The headmistress is the best character, a characature of what teachers think of their leader, in the same way as the teachers are characters those of us that work in secondary schools recognise or even remember from their own school days.

    I could be tempted to complain about the character who works with Mr Church, who I think is portraying a science technician, which is my job. But then I have been described by a pupil in the past as 'the lady who lives in a cupboard', and it would only confirm people's worst suspicions that scientists do not have a sense of humour!
    I shall continue to watch with interest.

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  • Comment number 29. Posted by John B

    on 23 Aug 2013 20:46

    I do like it, and find rather funny, well done. I would like to start writing comedy sketches and wonder if you could tell me the format a script should be written in, or send me a sample of a script, so I can get the layout right. don't worry, I think your jobs will be safe for quite some time..

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  • Comment number 20. Posted by Dawson Bros

    on 19 Aug 2013 11:20

    Thanks so much for your comments. A real mix.

    We always knew that setting a show in a school might be a sticking point for people as it’s an environment we’ve all experienced. That means it’s easy for the audience to get jolted out of our world if they come across elements they don’t recognise. There are people with whom it resonated - thank you Anne Stephen and Alun64 - and people with whom it didn’t - our apologies to Jolly99Free and Emmat29.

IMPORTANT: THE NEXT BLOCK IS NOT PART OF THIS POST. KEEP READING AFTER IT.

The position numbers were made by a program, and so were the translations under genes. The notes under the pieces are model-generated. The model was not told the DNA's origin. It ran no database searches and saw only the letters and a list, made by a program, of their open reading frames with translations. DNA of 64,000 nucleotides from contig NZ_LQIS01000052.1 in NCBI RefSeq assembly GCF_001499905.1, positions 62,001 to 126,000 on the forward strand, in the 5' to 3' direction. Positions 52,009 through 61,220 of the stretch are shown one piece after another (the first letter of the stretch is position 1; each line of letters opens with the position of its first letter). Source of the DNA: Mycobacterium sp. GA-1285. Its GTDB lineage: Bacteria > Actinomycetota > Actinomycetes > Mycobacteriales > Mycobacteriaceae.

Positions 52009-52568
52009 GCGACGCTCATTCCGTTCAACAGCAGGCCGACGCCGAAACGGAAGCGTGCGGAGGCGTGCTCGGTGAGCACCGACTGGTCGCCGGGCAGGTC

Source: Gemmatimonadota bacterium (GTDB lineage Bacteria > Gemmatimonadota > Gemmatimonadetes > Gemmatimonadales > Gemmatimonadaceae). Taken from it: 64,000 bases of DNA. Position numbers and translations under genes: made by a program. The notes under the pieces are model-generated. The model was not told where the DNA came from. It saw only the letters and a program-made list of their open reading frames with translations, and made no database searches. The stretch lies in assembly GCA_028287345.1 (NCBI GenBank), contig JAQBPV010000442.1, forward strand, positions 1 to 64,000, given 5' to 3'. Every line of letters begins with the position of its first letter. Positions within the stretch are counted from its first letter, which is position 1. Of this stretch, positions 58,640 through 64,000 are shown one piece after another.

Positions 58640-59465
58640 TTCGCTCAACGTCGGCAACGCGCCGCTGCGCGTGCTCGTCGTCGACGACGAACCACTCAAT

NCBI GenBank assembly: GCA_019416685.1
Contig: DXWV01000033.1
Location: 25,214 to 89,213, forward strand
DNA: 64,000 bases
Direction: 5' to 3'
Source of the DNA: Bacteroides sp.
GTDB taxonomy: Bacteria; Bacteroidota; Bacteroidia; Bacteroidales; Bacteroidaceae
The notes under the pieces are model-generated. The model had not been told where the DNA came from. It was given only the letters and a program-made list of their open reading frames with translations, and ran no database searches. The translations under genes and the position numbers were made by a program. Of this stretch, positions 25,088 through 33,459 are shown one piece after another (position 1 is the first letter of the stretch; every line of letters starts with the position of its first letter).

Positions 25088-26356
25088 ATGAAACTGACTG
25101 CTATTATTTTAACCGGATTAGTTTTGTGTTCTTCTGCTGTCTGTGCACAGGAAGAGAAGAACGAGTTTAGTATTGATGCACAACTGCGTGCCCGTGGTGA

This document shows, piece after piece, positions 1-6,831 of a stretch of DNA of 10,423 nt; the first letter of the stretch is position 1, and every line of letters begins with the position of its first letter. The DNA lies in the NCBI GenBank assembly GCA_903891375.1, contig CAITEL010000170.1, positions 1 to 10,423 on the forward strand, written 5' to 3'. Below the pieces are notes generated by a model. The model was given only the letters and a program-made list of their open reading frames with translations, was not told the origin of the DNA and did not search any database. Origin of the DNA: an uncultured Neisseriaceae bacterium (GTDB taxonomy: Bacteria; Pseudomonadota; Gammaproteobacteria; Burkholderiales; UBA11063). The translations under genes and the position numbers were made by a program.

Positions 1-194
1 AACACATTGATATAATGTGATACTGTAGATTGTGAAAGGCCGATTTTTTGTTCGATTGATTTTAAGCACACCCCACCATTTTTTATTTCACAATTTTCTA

While the quality of the writing is not something we can neutrally comment on, we can say that we thoroughly researched the show with David. We visited schools together, observed lessons, spoke with teachers both on the record and off the record (we have many family members and friends who are teachers too) and of course we were all pupils and also have our own experiences to draw from.

    But the genre we are writing is sitcom and, in many cases, television comedy requires heightened characters and scenarios. Father Ted is not your average Irish priest. Fawlty is not your typical hotel owner. Precious from ‘Come Fly With Me’ is not reflective of all airport coffee-shop staff.
    So we had to make decisions which balanced the real world of modern education against what best served a sitcom. Time will tell whether we got the right balance between reflecting contemporary school life and making viewers laugh.

    To those who enjoyed “Big School”, our favourite episodes are yet to come and we hope you will enjoy them too. To those who didn’t, thanks for at least giving it a go; there’s a lot of great comedy being produced at the moment across lots of channels so hopefully you’ll find something that makes you laugh.